Facebook has been around for a long time now, and has undergone a multitude of changes and updates.
Since the early days when Facebook was nothing more than an amusing distraction, it has grown into a seriously powerful marketing tool. But for a long while, one of its most iconic features stayed put, and never changed.
When we ‘like’ something on Facebook, we boost its popularity.
That was the general feeling at the start of the Facebook phenomenon and still, even now, businesses are frantically encouraging customers to ‘like’ their page, because it ostensibly helps with marketing.
Like all things on social media, this has changed. When ‘Reactions’ were released unto the world last year, they immediately showed users that functionality (and responses) needn’t be constrained to simply liking something. And things have kind of come full circle now, with Likes being overtaken by the use of Reactions as a filter in the algorithm.
Well, Facebook has essentially said it is going to prioritise reactions a bit over likes when ranking stories in news feeds of the users. And that’s it. So all of those campaigns you have been running for clients with that call to action to ‘like’ a post will now literally seem like the good old days. Reactions are what Facebook feels make more sense when ranking posts.
There is some good reasoning behind this and if you look at the whole thing logically it actually does make sense. The reactions experience allows for something other than you liking something. The reactions probably came about because so many people; (apparently) wanted to see a ‘dislike’ button. Of course, this could have led to all sorts of new kinds of trolling, so reactions came in instead.
And reactions also had the added benefit of actually creating more engagement. Put It this way, if likes were all that an audience had to respond to posts, everything would seem a little bit general. Bringing the audience on Facebook the opportunity to express feelings makes it a much better place, at least for the users.
But for businesses, the way forward was never that clear. Are reactions actually useful for businesses? Do the reactions give brands more information about the audience.
Well… yes. Reactions allow businesses to gain a clearer picture of what their audience thinks, and perhaps more importantly, which type of post resonates the most with them. The classic example of this is the ‘ha ha’ reactions, which shows that someone found your post funny. If you get these reactions every time you post funny stuff, or even stuff that is just to make people smile, you will know a little bit more about your audience. Test it by posting something serious such as a bit of news. Run both types of post alongside each other (serious and funny) and see which get the most reactions. As a tool for gauging an audience’s preferred content, reactions are another weapon in your arsenal.
Your metrics are your friend here. Use tools such as Locowise to understand the sentiment of your users, to identify which reactions get used the most and what type of content gets what type of a reaction. This way, you can test and test again, to eventually come to place where you know what your audience on Facebook genuinely likes (as opposed to ‘Likes’).
And for businesses?
If you have a client that features heavily on Facebook and a lot of work has gone into this, you could be forgiven for thinking that Facebook has basically made all your hard work gaining likes redundant. But that isn’t the case, and there are a few ways in which you can use reactions to your advantage.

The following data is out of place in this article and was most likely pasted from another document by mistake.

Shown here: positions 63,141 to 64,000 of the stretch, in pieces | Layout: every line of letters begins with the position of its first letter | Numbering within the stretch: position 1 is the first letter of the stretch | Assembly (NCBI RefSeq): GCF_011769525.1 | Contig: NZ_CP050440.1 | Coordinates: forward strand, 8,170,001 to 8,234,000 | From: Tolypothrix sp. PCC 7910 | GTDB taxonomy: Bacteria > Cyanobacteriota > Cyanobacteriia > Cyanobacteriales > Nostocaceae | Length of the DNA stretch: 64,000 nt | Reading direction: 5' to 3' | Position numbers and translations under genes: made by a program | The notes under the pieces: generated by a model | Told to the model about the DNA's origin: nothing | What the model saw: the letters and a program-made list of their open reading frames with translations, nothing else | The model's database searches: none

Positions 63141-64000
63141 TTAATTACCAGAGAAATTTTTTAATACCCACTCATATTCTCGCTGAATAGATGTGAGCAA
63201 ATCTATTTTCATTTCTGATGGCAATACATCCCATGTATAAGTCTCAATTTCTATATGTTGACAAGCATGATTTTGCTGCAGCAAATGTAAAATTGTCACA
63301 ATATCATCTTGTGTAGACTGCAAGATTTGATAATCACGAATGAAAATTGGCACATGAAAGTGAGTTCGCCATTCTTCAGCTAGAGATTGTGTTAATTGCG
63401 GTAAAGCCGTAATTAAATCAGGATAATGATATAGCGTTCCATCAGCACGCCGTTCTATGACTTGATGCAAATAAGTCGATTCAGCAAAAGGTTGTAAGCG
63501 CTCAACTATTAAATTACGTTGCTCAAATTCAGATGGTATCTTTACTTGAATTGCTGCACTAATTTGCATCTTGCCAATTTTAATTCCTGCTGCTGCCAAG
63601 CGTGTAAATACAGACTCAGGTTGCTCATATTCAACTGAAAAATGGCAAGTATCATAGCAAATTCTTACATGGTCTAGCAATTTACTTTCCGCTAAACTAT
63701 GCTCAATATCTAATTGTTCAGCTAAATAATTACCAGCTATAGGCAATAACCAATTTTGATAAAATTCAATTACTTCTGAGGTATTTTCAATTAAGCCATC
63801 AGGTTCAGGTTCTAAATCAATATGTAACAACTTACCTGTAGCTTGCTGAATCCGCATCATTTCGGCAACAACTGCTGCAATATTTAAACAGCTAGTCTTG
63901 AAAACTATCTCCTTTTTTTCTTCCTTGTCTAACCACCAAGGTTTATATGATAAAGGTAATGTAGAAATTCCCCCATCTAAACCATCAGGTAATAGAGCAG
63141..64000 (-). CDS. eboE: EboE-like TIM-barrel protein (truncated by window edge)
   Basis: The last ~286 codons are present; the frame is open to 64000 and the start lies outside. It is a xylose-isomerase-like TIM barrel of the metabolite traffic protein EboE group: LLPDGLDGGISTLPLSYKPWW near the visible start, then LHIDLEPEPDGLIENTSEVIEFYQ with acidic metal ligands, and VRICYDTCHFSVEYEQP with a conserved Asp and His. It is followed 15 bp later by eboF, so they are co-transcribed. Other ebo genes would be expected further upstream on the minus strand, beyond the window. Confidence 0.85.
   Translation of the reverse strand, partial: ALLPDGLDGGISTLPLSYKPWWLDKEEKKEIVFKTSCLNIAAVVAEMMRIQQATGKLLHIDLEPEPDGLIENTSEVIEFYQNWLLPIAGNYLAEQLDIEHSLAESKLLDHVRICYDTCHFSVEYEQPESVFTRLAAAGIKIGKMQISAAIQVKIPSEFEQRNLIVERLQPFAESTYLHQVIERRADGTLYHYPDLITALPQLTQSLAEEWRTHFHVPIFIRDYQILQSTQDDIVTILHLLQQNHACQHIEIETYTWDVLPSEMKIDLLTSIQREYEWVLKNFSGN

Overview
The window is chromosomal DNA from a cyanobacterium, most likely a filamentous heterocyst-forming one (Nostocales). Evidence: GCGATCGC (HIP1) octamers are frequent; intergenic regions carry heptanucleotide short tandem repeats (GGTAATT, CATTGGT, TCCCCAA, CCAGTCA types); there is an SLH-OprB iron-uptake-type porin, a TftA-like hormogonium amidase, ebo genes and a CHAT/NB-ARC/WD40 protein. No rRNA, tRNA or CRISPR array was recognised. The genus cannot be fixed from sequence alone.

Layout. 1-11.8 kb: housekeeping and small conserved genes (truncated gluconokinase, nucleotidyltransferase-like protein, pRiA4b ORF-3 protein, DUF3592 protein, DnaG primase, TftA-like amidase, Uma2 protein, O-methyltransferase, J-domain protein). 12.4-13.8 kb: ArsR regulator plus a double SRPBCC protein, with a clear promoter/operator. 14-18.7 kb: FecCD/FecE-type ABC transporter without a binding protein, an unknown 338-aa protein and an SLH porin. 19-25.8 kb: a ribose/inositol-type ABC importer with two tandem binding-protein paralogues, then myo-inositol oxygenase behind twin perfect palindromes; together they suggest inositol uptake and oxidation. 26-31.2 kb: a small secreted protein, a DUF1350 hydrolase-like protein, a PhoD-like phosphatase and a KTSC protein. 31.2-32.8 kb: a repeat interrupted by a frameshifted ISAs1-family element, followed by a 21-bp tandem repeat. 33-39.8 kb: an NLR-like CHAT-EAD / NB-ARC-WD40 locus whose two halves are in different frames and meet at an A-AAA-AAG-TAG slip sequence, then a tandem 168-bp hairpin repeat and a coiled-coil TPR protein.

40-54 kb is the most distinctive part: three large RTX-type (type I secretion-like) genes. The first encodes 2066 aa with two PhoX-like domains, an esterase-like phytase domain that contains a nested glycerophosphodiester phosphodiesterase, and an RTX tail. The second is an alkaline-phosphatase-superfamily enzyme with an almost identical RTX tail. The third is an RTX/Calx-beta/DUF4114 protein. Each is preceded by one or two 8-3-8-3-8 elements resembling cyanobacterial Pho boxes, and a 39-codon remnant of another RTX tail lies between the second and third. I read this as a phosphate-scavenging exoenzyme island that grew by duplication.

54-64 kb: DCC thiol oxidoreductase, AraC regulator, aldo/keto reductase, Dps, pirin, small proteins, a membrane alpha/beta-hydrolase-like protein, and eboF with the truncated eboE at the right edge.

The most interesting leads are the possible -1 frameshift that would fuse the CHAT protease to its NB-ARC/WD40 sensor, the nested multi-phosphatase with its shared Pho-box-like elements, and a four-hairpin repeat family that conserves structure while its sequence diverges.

One thing you could do is ask your audience to pick a reaction for a product launch, or an aspect of your service. If you run a restaurant, for example, ask people to offer reactions to a particular dish. You will most likely gain a few responses, but the engagement levels should be better, due to the opinion aspect of the process.
And if you are running a competition or contest, you can put reactions to good use there too. Make a contest happen, and then only allow people to enter through giving a reaction. This again builds up engagement and also gives you a better handle on how reactions are working for your client’s brand.
What’s really interesting here, a year after the birth of Reactions, is how brands can tailor the content to meet certain Reactions, and see if the content serves that purpose. It’s not as simple as it seems, but if it is done well, and with preparation beforehand, it’s not that far from starting a movement.
For example, if you have a post or update that you know will provoke a reaction, such as something that goes against your principles as a brand (as well as your audience’s) you could post it up and encourage people to offer their reactions. Essentially, you’re creating content that you know will affect your audience, and if it is tied into your own ethos and mission, you are creating content that is more ‘engagement ready’.
Love, Haha, Wow, Sad and Angry and… Like?
That’s right, Like is still there, but the Reactions are too. Facebook is creating a social media arena that allows for more complex responses to posts. And visual communication is accessible to anyone in any language.
Have fun with them, and if you’re not using them yet in your campaigns, this is the perfect time to see how they work. And don’t forget, you can ask an audience to offer a Reaction.
Facebook Likes are not old news then, but just part of a family of emotions and responses that allow for even more engagement and brand loyalty. With Facebook apparently making Reactions a more important signal, comes just another example of constant platform improvement.
Source: Business 2 Community